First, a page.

The Unknown Nature of Investing

The Unknown Nature of Investing

David B. Armstrong, CFA Weekly Market Commentary

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Making Smarter DecisionsAnnie Duke’s Thinking in Bets – Making Smarter Decisions When You Don’t Have All the Facts may as well be titled “Dave, Read Me Now!”

Not even 20 pages in, she starts comparing Chess and Poker.

Duke states that “The quality of our lives is the sum of decision quality PLUS luck.”  Emphasis mine.

Chess is not a game of luck, she explains.  It’s a game of decision quality where every loss can be reconstructed to show exactly where the player made a mistake that allowed the other player to win.  There are no pieces appearing or disappearing and there is no incomplete information. Chess provides total transparency, because you can see all the opponent’s pieces and moves.

Duke writes, “If life were like chess, nearly every time you ran a red light you would get in an accident…”

Life is more like poker, she explains, where “you could run a red light and get through the intersection safely OR follow all the traffic rules and wind up in an accident.”

Investing and the Unknown

The point she gets around to making can be applied to investing–uncertainty can allow for investors to deceive themselves or misconstrue data.

Bought a FAANG stock and made a profit?  Are you an investing genius or are you just lucky?  You can make a ton of decisions that work out, but is that skill or luck?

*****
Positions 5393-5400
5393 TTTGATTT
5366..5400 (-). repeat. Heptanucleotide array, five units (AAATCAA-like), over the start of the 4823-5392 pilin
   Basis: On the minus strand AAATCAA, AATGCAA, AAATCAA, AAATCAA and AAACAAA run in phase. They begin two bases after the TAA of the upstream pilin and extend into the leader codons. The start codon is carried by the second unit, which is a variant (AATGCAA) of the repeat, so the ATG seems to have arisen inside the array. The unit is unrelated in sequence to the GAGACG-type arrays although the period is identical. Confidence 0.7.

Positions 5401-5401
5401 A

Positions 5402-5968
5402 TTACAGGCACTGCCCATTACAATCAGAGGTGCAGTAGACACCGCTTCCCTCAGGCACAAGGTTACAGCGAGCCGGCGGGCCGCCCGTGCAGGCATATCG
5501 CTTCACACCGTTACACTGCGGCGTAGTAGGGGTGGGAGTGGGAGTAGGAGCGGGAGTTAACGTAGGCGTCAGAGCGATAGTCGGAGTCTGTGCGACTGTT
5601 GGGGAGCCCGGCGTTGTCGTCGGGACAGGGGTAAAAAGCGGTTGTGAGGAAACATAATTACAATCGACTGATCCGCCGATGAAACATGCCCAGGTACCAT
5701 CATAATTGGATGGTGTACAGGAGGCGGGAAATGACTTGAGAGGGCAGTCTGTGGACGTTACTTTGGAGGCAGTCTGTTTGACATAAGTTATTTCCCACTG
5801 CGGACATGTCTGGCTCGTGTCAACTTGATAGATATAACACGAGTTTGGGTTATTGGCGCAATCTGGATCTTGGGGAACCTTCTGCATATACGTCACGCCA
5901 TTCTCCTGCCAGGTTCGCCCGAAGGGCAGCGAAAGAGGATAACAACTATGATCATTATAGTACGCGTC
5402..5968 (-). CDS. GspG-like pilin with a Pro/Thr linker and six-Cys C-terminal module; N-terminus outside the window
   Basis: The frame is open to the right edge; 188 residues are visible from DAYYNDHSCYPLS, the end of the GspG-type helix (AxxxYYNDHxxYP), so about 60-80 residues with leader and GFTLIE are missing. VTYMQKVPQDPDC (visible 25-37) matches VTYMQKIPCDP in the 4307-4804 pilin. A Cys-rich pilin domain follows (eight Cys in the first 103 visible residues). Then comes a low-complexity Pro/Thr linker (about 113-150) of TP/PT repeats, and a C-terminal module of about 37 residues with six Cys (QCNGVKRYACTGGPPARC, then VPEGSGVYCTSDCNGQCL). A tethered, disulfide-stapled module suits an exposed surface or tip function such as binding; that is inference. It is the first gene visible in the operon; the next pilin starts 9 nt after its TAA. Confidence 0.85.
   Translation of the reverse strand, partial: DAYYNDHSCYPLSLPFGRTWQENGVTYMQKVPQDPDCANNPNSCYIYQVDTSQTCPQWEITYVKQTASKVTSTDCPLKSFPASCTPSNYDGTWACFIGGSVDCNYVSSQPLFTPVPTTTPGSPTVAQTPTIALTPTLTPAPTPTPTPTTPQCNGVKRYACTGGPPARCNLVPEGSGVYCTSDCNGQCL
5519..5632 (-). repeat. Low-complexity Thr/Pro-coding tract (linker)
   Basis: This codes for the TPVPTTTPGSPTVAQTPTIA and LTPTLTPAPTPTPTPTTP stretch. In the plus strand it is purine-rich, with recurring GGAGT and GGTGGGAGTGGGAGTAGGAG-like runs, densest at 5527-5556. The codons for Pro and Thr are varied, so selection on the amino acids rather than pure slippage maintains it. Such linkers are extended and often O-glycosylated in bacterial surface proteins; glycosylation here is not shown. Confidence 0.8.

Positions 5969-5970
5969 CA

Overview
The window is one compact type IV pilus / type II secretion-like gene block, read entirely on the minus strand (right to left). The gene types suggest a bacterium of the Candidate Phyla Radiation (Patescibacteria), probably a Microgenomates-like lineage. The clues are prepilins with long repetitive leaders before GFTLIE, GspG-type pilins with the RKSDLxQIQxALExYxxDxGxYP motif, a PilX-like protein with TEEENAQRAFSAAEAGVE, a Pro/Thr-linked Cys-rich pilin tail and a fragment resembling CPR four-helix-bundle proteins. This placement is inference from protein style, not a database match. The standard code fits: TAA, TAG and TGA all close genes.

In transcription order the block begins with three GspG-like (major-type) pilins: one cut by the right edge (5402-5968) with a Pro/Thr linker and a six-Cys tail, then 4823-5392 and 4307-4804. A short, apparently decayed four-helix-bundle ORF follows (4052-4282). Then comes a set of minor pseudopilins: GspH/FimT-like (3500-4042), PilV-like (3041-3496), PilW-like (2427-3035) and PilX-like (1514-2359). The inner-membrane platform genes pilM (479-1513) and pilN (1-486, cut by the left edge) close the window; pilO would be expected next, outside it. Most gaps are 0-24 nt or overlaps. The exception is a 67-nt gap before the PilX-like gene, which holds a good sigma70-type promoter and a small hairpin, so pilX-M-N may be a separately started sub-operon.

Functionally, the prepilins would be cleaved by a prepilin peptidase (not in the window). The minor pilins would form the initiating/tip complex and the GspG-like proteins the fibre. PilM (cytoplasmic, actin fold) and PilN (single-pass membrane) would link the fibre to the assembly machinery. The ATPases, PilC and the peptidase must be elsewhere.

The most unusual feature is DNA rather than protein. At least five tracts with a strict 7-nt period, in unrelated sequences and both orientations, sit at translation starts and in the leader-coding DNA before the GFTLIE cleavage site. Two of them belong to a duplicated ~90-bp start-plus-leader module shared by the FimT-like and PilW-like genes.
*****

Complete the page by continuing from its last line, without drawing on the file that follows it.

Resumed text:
It’s not until there is a lot of data that you can determine probabilities.  Annie Duke goes on to write that it’s hard to prove that coin flipping is 50/50 odds after just 4 flips but do it 1,000 times and it becomes more obvious.

The analogy to investing is the difference between short-term and long-term.  Is now the right time to invest?  Tomorrow?  January 1st?  If 21 out of 27 S&P 500 trading sessions prior to the low on October 29th were negative (77.8% negative days), does that mean the odds of tomorrow being down are good?

Well, here’s my answer…

I.

Don’t.

Know.

Because it’s the same short-term observation as the 4-coin flips.

But what I do know is that about 94% of the rolling monthly returns over a 10-year period since 1926 are positive.

Use the data from the long-term to drive your decisions because, “The quality of our lives is the sum of decision quality PLUS luck.”  Increase your luck by planning and using the probabilities to your favor.

Keep looking forward,

Dave

The MONCON Level remains a MONCON 5, the lowest level of recession risk in our 5 level gauge.  Details here.

 

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About the Author
David B. Armstrong, CFA

David B. Armstrong, CFA

David B. Armstrong, CFA, is a President and Co-Founder of Monument Wealth Management. Along with his role as the firm’s chief investment strategist and portfolio manager, Armstrong is viewed as an industry leader in several areas including innovative practice management, discretionary asset management, digital marketing and social media. Dave is the writer of Monument Wealth Management's weekly "Off the Wall" Financial Blog and Market Commentary, and is frequently sought after by journalists and event coordinators. Visit his full biography here.

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